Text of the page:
Directed by: Diemo Kemmesies
Starring: Martin Bruchmann, Josef Mattes, Mathias Neuber
There’s very little doubt that, in other hands, writer/director Diemo Kemmesies’ tale of adolescent homosexuality in contemporary Berlin would be a complex and compelling watch. Carried in his cautions grasp though, Silent Youth is little more than a dull and dreary watch
It is on Marlo (Martin Bruchmann) and Kirill’s (Josef Mattes) romance that the film focuses on. The natural awkwardness that softly oscillates between the two proficient performers augments their character’s personal worries, as their friendship develops into something more intimate than either of them initially expected. Marlo and Kirill’s encounters are instilled with silence, but both the close bond between them and their individual anxieties are visually audible.
Kemmesis can certainly craft atmosphere from behind the lens. Albrecht Von Grünhagen’s grey-hued and gritty cinematography accentuates the sadness of the story, and there are some beautiful moments of profound cinematic poetry to be seen, particularly during the tender early stages of the boy’s relationship.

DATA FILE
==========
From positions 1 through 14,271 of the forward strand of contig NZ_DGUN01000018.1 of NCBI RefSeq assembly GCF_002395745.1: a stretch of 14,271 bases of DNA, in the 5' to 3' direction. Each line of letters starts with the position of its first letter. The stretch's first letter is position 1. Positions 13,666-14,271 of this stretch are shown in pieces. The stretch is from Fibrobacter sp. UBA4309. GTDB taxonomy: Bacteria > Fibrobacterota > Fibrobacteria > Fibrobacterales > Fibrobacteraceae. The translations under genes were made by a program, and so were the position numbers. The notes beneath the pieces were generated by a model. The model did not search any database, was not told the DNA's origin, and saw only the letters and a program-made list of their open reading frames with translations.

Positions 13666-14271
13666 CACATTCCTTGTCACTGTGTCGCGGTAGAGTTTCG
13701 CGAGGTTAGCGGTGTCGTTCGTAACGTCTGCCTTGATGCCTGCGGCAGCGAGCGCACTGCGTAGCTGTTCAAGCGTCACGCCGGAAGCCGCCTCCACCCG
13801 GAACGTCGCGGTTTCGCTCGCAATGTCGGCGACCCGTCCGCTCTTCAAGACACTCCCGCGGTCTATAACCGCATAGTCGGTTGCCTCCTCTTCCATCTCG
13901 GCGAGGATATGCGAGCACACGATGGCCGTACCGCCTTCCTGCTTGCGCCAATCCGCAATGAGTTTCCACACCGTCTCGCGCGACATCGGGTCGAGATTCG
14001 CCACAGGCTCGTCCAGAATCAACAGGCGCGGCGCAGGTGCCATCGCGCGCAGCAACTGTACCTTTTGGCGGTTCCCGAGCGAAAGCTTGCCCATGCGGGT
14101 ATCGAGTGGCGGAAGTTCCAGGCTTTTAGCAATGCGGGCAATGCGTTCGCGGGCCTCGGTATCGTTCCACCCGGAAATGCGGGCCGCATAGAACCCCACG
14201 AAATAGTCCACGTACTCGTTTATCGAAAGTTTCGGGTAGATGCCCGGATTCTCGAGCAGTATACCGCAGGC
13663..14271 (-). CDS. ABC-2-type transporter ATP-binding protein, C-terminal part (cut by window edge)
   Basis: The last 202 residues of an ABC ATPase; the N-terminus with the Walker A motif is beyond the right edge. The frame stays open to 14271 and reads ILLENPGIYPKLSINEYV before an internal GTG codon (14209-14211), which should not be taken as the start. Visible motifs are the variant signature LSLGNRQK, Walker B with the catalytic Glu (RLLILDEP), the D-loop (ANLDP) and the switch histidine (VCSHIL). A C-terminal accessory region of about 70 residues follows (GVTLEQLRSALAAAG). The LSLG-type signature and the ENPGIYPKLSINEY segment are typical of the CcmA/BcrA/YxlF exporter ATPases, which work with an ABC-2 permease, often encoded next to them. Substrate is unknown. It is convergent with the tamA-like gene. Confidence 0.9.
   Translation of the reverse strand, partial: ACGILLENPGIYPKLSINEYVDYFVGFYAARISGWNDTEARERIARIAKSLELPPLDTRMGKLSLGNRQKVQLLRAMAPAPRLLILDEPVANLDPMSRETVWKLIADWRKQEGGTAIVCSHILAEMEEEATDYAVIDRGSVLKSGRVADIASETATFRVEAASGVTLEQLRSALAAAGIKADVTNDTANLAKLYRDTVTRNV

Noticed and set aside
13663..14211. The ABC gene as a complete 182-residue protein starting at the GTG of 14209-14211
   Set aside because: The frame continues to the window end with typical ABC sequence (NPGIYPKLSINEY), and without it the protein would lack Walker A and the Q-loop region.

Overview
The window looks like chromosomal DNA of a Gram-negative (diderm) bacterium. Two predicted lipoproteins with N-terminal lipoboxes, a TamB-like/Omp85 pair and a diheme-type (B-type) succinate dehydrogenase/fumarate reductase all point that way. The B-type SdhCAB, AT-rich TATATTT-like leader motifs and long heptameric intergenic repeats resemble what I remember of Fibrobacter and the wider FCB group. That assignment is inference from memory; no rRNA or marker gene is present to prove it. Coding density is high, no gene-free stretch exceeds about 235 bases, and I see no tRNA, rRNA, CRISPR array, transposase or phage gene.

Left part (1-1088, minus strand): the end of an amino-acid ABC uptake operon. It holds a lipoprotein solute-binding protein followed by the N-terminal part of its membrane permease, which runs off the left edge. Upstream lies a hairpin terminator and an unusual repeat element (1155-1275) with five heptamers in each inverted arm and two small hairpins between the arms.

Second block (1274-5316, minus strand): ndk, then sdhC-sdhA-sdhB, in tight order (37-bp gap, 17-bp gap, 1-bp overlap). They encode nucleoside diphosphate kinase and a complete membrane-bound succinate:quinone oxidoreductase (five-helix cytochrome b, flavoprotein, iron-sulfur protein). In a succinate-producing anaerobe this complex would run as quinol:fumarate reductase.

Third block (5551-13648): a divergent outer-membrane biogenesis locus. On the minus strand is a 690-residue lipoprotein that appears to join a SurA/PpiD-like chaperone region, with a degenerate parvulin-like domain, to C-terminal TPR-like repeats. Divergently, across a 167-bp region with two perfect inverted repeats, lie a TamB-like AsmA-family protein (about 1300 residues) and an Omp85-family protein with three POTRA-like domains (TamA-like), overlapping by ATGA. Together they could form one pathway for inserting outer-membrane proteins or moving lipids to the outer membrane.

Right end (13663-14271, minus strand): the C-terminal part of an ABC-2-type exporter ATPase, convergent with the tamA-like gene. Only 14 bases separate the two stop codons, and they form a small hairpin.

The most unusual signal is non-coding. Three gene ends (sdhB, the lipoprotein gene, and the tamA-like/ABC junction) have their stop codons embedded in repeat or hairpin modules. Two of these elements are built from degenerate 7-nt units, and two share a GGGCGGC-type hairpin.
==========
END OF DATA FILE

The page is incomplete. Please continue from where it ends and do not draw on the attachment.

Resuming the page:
The problem is that Kemmesies has a persistently slow and subdued style of direction. The story is simplistic, and its lack of complexity soon leads to a lack of interest on the part of the viewer. Despite the power from the performances, the film is emotionally weak and woefully downcast in tone.
So much so that at 75 minutes it feels too long, which is almost ironic given that the story has shades of Blue Is The Warmest Colour within it, a film that was close to 3hrs in length and still didn’t feel long enough. If it had been helmed by that film’s director, Abdellatif Kechiche, Silent Youth may have been a brighter and more emotionally vibrant prospect. Here though, having been steered with such a weary grasp, the only colour you end up seeing is grey, and there’s nothing warm about it.